10 Tips for Coping with OCD

Obsessive-compulsive disorder (often referred to as OCD for short) is a challenging – and, in severe cases – disabling psychiatric disorder that impacts millions of people.  It typically involves both irrational obsessions, which can come in the form of images, urges, impulses, or thoughts, and compulsive behaviors, such as checking, counting, ordering, or seeking reassurance. Some individuals, however, have only obsessions or compulsions, but not both.  In order to be diagnosed with OCD, the obsessions and / or compulsive behaviors must cause significant distress, cause impairment, or take up an inordinate amount of the person’s time. 

Therapy, particularly cognitive behavioral therapy, is the most effective form of treatment for OCD.  Some individuals may also benefit from medication in addition to therapy.  With proper treatment, some individuals are able to overcome OCD.  However, since OCD tends to be a lifelong disorder, a more common scenario for OCD sufferers is that they learn how to manage their symptoms so that they can function relatively normally in their day to day life.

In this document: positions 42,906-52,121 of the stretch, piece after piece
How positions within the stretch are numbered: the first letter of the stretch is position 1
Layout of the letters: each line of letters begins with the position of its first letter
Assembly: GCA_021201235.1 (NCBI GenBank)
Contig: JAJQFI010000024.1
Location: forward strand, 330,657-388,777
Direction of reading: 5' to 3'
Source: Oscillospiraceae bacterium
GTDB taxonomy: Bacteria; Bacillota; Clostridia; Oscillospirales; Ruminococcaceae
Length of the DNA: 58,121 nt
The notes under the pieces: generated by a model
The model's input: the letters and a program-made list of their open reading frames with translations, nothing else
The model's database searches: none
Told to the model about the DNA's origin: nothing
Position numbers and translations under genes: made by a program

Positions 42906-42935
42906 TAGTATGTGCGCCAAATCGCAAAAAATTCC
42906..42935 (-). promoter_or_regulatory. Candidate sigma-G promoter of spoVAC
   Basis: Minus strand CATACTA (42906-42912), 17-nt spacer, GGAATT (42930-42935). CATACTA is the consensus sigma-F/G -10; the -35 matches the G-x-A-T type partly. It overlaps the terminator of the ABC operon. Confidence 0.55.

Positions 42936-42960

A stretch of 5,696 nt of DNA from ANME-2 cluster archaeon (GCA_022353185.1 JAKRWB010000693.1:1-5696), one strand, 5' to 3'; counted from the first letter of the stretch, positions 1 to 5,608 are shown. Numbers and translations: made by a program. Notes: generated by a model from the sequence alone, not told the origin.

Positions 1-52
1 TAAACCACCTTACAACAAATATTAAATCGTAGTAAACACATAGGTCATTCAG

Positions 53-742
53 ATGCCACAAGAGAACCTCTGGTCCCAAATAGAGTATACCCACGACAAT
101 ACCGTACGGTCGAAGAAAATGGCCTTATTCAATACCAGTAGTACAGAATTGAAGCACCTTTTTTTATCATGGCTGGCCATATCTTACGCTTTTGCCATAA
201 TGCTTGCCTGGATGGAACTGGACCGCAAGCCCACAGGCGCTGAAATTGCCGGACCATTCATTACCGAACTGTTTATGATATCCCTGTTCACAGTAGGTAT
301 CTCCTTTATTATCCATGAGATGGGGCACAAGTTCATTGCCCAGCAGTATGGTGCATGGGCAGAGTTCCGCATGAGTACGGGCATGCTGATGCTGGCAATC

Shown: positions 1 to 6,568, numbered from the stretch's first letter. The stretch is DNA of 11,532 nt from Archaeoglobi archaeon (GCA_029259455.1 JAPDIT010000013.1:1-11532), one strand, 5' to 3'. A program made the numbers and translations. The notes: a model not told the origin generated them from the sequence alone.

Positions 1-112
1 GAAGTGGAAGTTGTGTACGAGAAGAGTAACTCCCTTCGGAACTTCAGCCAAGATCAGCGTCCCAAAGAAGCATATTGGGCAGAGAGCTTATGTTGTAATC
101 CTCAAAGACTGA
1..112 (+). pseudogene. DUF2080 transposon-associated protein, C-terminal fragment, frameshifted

If you have OCD, there are many things you can do – in addition to therapy – that will help enhance your ability to cope with this complex disorder.  Following are 10 tips:

1 – Educate yourself.  Learn about OCD so you can have a better understanding of the disorder.  Knowledge is power.  Understanding and logic won’t make troubling obsessions disappear or allow you to easily stop the compulsive behaviors, but they can help keep things in perspective and allow you to more readily recognize the symptoms for what they are.  This will enable you to stop blaming yourself, or thinking you’re stupid or undisciplined.

2 – Be open and honest with your therapist.  Sometimes OCD obsessions – which by their very nature are unwanted and intrusive – can be so deeply personal (e.g. the fear that you might be gay), embarrassing, or even horrifying (e.g. violent images or impulses, or thoughts that completely go against your religious beliefs) that you’re afraid to divulge them to anyone, even your therapist.  Compulsive behaviors can also feel too bizarre, extreme, or embarrassing to reveal.  You may worry that your therapist will judge your character or confirm your worst fears if you’re honest about your symptoms.

However, if you keep them to yourself you limit your therapist’s ability to help you.  On top of that, you inadvertently fuel your own anxiety and feelings of hopelessness by keeping your perceived “shameful secrets” pent up inside.  Nothing is more empowering that finally shining the light on the “monsters under the bed” and putting them in perspective.

3 – Stick with your treatment plan.  There are no quick-fixes for OCD.  Therapy may be a lengthy process, and you have to participate and do the work involved in order to reap the benefits.  If medication is prescribed, be sure to take it as prescribed.  Don’t skip doses or stop it suddenly.  If you have any concerns about side effects or feel that it isn’t helping, be sure to discuss these issues with your doctor.